Traditional acute care services get better and better, but hospitals still have a serious gap to fill, says Jennifer Jackson, M.D., medical director of the Via Christi Transitions Clinic. “We do things well about 80 percent of the time, and so what’s left are these chronically ill, low-health-literacy populations that require a lot of resources and require thinking outside the box,” says Jackson. “We can patch them up here [in the hospital], but if we don’t affect their long-term environment, then it’s really not going to do much good because they’re just going to end up back in the ER in the next couple of weeks.”

Jennifer Rodgers, R.N., Via Christi’s assistant chief nursing officer, adds that it’s vital to “have a senior leadership team and a board that really see into the future and understand that we’ve got to look at new models of care and different ways of delivering care more than we ever have before.”

Pinpointing the Risk

Transitional care can be as simple as phone calls or text messages from nurses, or as intense as home visits accompanied by efforts to supply a patient with the financial support, social assistance, transportation access and nourishment necessary to stay on track and avoid relapses. These tactics work. Patients with complex chronic conditions who received such care in North Carolina, for example, were 20 percent less likely to be readmitted during the subsequent year than those receiving traditional care, according to a study in Health Affairs published in 2013 that analyzed a statewide Medicaid transitional program begun in 2008.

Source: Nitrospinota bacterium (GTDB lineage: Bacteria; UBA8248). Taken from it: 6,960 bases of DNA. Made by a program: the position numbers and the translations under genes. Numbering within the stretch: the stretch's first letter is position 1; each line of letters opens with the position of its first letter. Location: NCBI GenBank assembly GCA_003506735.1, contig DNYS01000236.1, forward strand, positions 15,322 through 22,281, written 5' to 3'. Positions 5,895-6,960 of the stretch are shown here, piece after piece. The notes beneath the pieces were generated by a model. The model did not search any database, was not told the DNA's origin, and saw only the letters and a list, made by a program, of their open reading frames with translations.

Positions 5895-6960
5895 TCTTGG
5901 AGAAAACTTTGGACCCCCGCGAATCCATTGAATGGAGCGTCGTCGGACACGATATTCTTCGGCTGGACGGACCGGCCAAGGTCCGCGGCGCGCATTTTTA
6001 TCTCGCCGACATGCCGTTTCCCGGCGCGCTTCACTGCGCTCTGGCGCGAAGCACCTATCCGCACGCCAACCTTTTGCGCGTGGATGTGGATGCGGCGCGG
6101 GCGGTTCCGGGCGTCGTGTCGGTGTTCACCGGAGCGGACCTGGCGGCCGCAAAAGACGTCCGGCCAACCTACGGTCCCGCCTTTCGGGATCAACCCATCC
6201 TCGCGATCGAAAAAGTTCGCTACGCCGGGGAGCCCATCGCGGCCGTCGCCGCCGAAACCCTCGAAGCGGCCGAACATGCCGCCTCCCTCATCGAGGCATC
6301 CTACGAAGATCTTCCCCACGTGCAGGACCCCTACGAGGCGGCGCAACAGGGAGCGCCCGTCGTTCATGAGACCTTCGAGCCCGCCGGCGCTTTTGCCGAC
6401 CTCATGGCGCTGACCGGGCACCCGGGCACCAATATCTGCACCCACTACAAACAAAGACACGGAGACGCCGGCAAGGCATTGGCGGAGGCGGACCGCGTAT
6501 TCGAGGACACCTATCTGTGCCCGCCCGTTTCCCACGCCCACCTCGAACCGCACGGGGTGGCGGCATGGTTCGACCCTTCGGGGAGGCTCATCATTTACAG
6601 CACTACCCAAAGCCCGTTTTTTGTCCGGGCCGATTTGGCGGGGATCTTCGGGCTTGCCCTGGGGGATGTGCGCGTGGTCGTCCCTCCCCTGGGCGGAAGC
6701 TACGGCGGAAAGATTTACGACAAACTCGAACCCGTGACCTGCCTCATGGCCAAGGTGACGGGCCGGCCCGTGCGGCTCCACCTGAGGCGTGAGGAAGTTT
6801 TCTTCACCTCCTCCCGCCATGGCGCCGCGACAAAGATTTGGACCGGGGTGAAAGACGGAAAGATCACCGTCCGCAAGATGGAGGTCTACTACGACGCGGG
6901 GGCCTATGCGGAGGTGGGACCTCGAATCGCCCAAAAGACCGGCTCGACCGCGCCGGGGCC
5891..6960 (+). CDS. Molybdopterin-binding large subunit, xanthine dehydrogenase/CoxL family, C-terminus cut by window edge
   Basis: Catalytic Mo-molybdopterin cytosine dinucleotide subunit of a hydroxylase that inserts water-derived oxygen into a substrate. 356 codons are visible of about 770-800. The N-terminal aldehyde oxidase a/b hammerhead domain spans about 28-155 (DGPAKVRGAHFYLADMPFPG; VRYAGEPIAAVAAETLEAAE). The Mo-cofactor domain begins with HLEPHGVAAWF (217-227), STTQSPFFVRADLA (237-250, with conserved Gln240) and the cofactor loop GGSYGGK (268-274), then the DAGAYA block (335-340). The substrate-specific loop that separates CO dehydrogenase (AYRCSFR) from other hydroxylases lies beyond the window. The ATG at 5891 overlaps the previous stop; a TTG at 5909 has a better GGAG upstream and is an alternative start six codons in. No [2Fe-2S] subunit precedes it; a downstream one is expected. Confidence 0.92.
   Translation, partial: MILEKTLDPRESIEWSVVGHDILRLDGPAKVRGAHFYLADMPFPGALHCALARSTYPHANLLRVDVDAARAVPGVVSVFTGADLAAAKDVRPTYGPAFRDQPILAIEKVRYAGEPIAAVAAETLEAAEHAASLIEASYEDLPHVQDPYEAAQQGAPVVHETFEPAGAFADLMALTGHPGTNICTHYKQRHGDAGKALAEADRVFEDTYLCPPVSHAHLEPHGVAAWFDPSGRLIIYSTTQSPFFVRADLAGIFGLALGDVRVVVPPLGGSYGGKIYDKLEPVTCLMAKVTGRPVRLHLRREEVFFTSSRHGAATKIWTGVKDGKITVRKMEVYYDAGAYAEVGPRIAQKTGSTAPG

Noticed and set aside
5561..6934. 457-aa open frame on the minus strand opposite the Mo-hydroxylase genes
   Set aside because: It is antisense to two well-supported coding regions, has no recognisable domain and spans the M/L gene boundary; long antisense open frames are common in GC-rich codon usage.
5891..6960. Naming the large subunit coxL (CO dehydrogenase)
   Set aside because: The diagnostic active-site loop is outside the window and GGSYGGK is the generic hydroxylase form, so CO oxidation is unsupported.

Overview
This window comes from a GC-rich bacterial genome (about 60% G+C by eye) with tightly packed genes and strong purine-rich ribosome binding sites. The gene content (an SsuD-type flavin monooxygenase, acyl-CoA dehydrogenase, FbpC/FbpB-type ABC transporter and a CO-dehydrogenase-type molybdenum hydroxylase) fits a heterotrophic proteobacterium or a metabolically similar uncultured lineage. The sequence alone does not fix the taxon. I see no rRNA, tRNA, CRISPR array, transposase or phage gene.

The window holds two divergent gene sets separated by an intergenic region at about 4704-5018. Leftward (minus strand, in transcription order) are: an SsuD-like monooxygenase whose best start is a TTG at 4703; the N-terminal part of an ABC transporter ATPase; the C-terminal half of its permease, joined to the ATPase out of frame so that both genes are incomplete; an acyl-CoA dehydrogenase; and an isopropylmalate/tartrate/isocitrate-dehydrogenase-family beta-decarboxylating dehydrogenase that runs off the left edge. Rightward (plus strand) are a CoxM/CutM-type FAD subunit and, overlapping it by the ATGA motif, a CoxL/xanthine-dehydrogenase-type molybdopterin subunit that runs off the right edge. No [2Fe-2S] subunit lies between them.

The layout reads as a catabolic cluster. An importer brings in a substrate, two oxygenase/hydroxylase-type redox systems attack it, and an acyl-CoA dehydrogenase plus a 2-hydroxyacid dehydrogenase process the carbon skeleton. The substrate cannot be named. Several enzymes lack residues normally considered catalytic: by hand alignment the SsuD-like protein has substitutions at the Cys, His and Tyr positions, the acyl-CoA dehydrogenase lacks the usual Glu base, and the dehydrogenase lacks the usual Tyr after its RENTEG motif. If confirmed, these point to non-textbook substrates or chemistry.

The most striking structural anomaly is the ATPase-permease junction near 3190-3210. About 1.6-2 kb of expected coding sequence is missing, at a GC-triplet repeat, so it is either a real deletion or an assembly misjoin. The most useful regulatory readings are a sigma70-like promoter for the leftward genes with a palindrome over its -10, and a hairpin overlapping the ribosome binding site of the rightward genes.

But a more focused study by the same authors in the March 2015 issue of Annals of Family Medicine found that most of those patients actually didn’t benefit from early follow-up — though a subset at highest risk of relapse benefited greatly. For boards looking to make the biggest impact on readmissions, concentrating efforts and resources on the sickest, most expensive individuals will yield the biggest bang for the buck.

KentuckyOne’s Health Connections Initiative was designed to provide a range of support for the most frequent users of hospital services in Louisville, says Alice Bridges, vice president for healthy communities. “With limited resources, it does make sense to focus on those vulnerable populations where you can make a significant difference.”

Mapping out the top 5 percent of hospital and ED users by location, the program leaders identified hot spots on the west and south sides of Louisville. “It was no surprise to us that communities that popped up in our analysis corresponded with areas that have low educational attainment, high mortality rate, high crime rate, food deserts — all of these social determinants that really do have such a strong relation to health outcomes,” Bridges says.

Western Maryland strove to create partnerships that make pre- and post-acute care the central focus of health care efforts, rather than the hospital and ED. It has forged or strengthened ties communitywide with physicians, urgent care centers, diagnostic centers, the county health department, and especially skilled nursing facilities, says Barry Ronan, president and CEO.